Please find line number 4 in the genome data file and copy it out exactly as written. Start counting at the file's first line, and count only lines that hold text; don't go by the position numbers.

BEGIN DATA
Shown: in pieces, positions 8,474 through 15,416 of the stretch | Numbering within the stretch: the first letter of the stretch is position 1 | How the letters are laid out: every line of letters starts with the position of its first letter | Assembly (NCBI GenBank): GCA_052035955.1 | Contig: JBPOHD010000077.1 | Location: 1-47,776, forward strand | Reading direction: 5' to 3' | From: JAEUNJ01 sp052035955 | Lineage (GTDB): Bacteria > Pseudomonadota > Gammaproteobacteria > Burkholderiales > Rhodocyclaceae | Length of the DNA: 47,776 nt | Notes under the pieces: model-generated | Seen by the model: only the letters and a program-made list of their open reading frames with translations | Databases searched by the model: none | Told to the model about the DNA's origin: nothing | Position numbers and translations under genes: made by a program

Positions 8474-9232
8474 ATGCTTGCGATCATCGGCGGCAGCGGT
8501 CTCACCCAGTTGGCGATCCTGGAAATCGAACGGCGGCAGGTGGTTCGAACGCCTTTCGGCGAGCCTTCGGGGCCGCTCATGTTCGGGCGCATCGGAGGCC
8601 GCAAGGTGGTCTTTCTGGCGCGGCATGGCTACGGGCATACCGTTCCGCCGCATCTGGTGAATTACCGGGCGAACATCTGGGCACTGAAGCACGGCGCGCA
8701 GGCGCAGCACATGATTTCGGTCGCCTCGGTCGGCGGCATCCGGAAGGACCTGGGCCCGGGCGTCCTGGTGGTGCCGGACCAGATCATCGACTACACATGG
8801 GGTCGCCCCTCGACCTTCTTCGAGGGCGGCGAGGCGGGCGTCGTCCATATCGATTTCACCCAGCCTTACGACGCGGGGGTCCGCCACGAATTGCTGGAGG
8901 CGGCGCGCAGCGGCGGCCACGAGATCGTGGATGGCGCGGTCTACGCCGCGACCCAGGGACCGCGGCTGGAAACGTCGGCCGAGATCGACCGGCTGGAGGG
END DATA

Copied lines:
8501 CTCACCCAGTTGGCGATCCTGGAAATCGAACGGCGGCAGGTGGTTCGAACGCCTTTCGGCGAGCCTTCGGGGCCGCTCATGTTCGGGCGCATCGGAGGCC